Overview: A practical approach to cyberbullying involves blocking the offender on the app, muting them through operating system and app controls, and reporting them using the app’s tools. You can also control apps and their behavior with parental control software.
How to Deal with a Cyberbully
You cannot reason with a bully, whether in person or online. Fortunately, unlike in person, online they can simply be excised from your family’s emotional space to protect children’s mental health. Whether you’re seeing signs of kids being cyberbullied or simply want to be proactive, there are simple steps you can take against cyberbullying.
Develop Emotional Tools
Start by developing emotional tools with your kids. Talk them through managing disagreements, being reasonable in highly charged situations, and keeping their cool when faced with difficult people. Particularly important is the concept of “personal emotional space.” A personal social media feed is a different space emotionally from a chat room or a fan page, just like your living room and the classroom are different spaces.
Kids should know that bullies will attempt to humiliate or attack them when they defend themselves. They should also understand that there’s no upside to replying or interacting with a bully, even to tell them that they’re no longer talking to them. Cutting them off completely is the only functional policy.
Another approach is to implement rules like the “real person” rule, where kids only “friend” people they know and keep profiles private to limit interaction with strangers. Anonymity can fuel bad behavior online.
Implement Software Tools
Controlling apps at multiple levels can also help.
- At the operating system level, you can generally disable notifications through the phone’s settings, which helps block out messages from bullies trying to attack once their target throws them out of their emotional space.
- At the app level, familiarize yourself with how blocking, muting, and reporting work, where these options are, and how to use them. For example, do you have to fill out a report, or is reporting automatic?
- Parental control software can go further, limiting what times apps are used, blocking the download of certain apps, and controlling specific features.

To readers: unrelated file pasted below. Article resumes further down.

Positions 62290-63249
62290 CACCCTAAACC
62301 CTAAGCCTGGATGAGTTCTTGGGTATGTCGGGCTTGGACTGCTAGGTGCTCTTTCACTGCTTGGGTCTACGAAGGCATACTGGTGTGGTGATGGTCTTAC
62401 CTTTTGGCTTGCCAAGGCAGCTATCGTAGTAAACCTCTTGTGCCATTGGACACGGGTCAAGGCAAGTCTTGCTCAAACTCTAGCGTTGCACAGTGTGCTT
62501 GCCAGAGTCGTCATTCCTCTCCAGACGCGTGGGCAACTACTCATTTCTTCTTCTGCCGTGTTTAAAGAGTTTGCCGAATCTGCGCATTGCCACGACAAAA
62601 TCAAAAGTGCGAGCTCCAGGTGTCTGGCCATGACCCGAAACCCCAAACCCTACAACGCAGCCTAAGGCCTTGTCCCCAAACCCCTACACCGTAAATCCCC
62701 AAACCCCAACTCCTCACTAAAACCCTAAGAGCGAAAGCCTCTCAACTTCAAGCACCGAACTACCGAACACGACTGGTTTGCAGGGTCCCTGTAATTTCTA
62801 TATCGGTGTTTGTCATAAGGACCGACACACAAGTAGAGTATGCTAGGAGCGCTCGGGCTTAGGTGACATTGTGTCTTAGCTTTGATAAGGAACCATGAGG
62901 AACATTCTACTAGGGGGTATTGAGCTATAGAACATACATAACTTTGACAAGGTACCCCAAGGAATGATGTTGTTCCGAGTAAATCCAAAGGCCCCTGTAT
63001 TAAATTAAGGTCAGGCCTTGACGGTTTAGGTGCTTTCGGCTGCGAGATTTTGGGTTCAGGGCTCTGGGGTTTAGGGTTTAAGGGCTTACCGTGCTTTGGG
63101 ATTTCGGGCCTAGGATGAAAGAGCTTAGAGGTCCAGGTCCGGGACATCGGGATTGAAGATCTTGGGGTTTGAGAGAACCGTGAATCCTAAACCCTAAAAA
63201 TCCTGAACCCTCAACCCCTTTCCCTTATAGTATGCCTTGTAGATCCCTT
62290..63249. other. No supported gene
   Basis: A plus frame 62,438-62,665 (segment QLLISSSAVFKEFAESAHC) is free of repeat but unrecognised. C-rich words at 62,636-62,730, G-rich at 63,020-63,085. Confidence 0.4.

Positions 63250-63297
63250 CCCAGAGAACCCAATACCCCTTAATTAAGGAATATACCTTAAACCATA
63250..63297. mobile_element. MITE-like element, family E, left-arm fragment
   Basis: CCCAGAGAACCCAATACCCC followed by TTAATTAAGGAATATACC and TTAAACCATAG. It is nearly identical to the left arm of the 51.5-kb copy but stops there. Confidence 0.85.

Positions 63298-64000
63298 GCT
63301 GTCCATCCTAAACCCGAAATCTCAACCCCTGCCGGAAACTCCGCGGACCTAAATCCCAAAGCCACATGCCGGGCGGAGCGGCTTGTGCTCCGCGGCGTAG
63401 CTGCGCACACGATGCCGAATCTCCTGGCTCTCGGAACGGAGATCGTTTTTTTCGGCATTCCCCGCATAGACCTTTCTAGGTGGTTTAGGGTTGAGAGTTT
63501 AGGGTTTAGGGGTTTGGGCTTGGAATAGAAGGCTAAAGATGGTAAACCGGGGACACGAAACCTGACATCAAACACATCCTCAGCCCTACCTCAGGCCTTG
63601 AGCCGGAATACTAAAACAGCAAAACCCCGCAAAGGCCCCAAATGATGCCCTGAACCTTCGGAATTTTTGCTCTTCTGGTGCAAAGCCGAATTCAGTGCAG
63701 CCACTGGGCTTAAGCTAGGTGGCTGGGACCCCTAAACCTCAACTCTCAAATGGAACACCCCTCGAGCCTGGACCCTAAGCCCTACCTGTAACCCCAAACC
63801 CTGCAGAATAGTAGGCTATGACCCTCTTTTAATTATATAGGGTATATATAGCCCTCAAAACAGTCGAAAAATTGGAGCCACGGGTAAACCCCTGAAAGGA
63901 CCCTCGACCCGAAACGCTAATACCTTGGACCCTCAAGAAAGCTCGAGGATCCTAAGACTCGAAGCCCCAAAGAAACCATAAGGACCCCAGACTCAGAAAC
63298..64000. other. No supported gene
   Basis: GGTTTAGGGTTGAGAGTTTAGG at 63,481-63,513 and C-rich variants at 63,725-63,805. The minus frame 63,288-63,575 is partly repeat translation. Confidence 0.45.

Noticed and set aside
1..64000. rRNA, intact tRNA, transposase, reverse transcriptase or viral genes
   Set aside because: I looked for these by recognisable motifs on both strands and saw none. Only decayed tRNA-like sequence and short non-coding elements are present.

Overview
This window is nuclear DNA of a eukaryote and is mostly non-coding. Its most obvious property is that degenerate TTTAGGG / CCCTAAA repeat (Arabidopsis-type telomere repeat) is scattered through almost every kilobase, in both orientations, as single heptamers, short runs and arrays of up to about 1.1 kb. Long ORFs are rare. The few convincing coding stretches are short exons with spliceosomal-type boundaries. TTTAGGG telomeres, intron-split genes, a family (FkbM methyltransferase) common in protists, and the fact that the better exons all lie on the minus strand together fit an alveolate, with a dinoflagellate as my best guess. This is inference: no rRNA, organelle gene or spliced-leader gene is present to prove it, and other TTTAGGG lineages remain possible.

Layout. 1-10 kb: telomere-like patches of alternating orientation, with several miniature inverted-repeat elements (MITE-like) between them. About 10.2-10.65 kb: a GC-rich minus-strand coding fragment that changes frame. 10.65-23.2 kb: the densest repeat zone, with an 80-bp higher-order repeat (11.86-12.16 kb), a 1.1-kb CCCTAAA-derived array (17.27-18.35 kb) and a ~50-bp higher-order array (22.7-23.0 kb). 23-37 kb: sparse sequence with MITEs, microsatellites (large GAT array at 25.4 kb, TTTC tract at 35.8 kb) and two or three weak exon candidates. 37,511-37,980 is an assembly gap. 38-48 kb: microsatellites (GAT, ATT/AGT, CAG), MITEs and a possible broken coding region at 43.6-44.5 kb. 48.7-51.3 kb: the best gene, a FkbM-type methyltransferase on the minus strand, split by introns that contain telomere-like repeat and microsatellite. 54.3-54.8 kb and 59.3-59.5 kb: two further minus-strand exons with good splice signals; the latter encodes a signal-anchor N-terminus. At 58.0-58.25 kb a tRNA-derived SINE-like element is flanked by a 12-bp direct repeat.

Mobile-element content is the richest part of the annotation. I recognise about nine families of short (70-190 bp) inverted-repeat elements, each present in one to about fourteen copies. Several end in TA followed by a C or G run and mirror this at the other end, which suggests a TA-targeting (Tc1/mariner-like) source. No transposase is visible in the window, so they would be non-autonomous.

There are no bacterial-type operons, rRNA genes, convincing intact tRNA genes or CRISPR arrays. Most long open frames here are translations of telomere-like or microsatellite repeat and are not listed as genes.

Learn How To Document
Anyone who has dealt with a bully knows the behavior called DARVO: Deny, Accuse, Reverse Victim and Offender. Documentation prevents attempts by an offender to do this by keeping a clear record of who said what and when. Take screenshots of abusive messages, for example. File these screenshots somewhere other than the app. For apps that prevent documentation, like Snapchat, consider blocking access with parental control software or limiting use.
For more information about how to block users or restrict their actions on specific platforms such as Facebook or Twitter, see Pen America’s Online Harassment Field Manual.
What To Do When You Know The Bully
Cyberbullying can spill over into real life, particularly when your child goes to school with the bully. In this scenario, the best situation is to limit real-world interaction.
Again, remember DARVO. Many bullies will use the change in context to attempt to reframe the situation so your child looks like they overreacted or was even bullying them. The best strategy is to ignore where possible and for kids to involve adults where needed. It should be made clear to the bully that they are not entitled to interact with anyone they please online, and that if they don’t like being blocked or muted or losing their account, then they need to modify their behavior.
Cyberbullying is a complex issue that’s difficult to manage, and parental control software like Screen Time can help. To learn more about how Screen Time can help protect your child from bullying, sign up today, or try it for free.